Nevada Mental Health Facility Could Lose Accreditation
The Joint Commission has issued a preliminary denial of accreditation for a psychiatric hospital in Nevada that bused patients with mental illnesses to California and other states, the Sacramento Bee reports (Reese/Hubert, Sacramento Bee, 7/25).
Background on Busing Practices
According to a Bee review of bus receipts kept by the Nevada Division of Mental Health and Developmental Services, the number of patients with mental illnesses sent by Rawson-Neal Psychiatric Hospital in Las Vegas to other cities via Greyhound bus increased by 66% from 2009 to 2012.
The Bee found that Rawson-Neal has sent more than 1,500 patients to other cities since July 2008.
According to the review, about one-third of such individuals traveled to California, including:
- 200 who arrived in Los Angeles County;
- 70 who arrived in San Diego County; and
- 19 who arrived in Sacramento.
In April, the Joint Commission launched an investigation of the hospital. CMS also has launched multiple investigations of Rawson-Neal's patient discharge practices. In addition, San Francisco has launched a formal inquiry into the matter, while Los Angeles is pursuing a criminal investigation of the hospital.
In response to the investigations, Nevada Gov. Brian Sandoval (D) said that state officials have implemented a new policy that requires two physicians instead of one and a hospital administrator to approve a discharge order for a patient. In addition, a chaperone must accompany any patient with a mental illness discharged from state facilities and sent to locations outside of Nevada, hospital officials said.
Nevada officials also said that two employees at Rawson-Neal have been fired and another three were disciplined following an internal investigation that found 10 cases in which patients might have been placed on buses without family or treatment contacts at their destination (California Healthline, 6/7).
Details of Joint Commission's Decision
Joint Commission spokesperson Elizabeth Eaken Zhani said that the group issued the preliminary denial of accreditation "due to the hospital placing patients at risk for a serious adverse outcome."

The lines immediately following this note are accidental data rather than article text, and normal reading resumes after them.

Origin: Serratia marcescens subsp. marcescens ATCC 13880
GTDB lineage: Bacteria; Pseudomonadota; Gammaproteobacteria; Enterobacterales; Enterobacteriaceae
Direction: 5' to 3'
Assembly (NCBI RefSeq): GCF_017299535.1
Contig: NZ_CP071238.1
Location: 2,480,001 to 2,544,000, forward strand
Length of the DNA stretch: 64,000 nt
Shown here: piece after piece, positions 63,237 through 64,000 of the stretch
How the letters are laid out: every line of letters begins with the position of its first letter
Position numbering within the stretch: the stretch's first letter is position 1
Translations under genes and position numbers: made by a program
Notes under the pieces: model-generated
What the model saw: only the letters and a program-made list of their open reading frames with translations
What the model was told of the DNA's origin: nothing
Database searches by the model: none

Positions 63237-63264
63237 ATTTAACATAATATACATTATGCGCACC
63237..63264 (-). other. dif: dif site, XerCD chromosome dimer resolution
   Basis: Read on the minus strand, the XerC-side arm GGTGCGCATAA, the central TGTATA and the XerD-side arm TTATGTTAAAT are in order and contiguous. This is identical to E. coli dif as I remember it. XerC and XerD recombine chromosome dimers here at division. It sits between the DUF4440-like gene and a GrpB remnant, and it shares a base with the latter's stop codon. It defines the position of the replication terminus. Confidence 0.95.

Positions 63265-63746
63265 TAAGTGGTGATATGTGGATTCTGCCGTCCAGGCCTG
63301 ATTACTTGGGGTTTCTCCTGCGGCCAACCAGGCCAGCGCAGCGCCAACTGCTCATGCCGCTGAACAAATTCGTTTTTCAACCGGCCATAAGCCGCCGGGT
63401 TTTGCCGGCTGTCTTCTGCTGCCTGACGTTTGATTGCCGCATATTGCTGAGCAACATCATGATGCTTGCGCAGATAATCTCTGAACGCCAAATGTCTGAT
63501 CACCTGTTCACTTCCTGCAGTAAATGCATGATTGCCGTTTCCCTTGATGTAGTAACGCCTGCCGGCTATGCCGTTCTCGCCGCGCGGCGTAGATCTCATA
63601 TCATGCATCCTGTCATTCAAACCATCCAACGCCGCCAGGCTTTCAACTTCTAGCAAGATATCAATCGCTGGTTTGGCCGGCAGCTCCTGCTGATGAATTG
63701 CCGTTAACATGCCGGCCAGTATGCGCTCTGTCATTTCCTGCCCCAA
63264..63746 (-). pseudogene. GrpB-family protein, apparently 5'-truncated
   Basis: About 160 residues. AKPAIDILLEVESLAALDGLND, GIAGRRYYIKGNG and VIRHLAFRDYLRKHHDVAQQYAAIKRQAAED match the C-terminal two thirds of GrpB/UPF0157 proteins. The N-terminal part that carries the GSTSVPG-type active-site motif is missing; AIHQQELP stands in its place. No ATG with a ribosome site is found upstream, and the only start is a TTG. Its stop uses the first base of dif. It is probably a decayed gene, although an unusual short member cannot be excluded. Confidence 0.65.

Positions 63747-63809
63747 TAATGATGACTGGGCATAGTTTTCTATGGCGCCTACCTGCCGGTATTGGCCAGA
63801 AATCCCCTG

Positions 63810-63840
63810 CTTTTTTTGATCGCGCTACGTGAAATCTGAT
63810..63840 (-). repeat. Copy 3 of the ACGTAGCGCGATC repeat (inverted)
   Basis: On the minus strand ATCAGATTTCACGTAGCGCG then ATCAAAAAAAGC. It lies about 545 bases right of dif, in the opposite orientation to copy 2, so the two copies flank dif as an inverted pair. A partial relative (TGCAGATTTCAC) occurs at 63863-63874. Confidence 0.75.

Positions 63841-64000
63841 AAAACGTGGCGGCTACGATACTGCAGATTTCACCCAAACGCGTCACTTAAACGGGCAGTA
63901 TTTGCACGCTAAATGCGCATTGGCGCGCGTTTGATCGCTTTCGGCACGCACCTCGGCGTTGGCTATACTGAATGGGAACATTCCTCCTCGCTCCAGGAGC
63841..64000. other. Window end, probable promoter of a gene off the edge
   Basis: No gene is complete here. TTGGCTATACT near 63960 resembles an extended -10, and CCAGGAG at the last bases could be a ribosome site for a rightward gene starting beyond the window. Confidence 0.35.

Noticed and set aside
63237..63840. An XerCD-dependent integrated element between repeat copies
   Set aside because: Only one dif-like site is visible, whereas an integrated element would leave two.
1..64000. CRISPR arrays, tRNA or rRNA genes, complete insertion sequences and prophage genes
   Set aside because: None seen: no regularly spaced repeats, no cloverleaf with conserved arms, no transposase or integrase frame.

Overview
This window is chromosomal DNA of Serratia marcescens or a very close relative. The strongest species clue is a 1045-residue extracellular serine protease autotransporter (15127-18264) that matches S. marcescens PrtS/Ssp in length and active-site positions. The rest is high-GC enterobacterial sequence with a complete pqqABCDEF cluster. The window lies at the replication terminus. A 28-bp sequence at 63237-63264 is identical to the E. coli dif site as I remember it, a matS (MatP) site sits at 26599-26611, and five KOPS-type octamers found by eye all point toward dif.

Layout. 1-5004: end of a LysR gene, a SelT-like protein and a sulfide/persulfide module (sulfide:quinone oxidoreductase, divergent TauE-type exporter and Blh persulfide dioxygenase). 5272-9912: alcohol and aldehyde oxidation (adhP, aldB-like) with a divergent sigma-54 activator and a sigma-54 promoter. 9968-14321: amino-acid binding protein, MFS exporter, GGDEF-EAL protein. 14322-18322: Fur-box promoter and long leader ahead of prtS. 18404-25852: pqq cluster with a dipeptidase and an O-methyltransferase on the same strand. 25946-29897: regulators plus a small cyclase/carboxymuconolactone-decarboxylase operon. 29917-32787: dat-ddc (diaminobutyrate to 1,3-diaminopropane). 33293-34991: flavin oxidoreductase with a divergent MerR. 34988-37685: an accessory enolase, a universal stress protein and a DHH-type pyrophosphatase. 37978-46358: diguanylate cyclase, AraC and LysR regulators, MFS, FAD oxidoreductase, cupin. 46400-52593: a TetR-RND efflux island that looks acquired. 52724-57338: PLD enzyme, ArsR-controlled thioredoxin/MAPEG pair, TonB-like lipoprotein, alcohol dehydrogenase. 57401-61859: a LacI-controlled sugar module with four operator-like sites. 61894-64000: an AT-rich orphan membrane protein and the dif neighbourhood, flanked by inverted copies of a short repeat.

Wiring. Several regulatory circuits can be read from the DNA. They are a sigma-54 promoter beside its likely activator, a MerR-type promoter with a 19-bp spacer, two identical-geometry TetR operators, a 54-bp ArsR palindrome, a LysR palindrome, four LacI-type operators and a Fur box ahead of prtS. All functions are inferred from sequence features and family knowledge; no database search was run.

During a routine inspection of the Rawson-Neal facility in May, the commission found that the hospital failed to meet 35 standards, including many related to patient safety, according to the Bee.
In a subsequent inspection, the commission found that the hospital failed to meet 23 standards, including:
- Ensuring the competency of staff;
- Educating patients during discharge about follow-up care; and
- Providing adequate information to other health care providers who will care for patients after discharge.
Implications of Denial
Steven Hirsch of health care consulting firm Steven Hirsch and Associates said the hospital would not automatically be ineligible for federal funding if it loses its accreditation. However, many private insurers might not reimburse an unaccredited facility, according to Hirsch.
In addition, he said the loss of accreditation would result in greater federal oversight of the facility.
To appeal the commission's decision, the hospital would have to prove that it was in compliance "based on what they [were] doing at the time of the survey," Hirsch said.
Mike Willden -- director of the Nevada Department of Health and Human Services -- said that the agency is "disappointed by the Joint Commission's decision" and that the denial "appears to be based on outdated survey information and is not an accurate reflection of the hospital's current practices and policies."
Mary Woods -- spokesperson for Nevada HHS -- said the state is deciding whether to appeal the commission's decision. The appeals process would take four to six months, during which the hospital would retain its accreditation (Sacramento Bee, 7/25).
Nevada Gov. Takes Action
Following the commission's decision, Mary-Sarah Kinner -- a spokesperson for Sandoval -- said the governor called for a special legislative action to accelerate funding for mental health care services.
She said Sandoval has formally requested that the Interim Finance Committee hold a meeting about such funding "in the very near future."
According to Kinner, Sandoval hopes a mental health funding boost will help "address any outstanding concerns with" Rawson-Neal (Rindels, AP/U-T San Diego, 7/24).This is part of the California Healthline Daily Edition, a summary of health policy coverage from major news organizations. Sign up for an email subscription.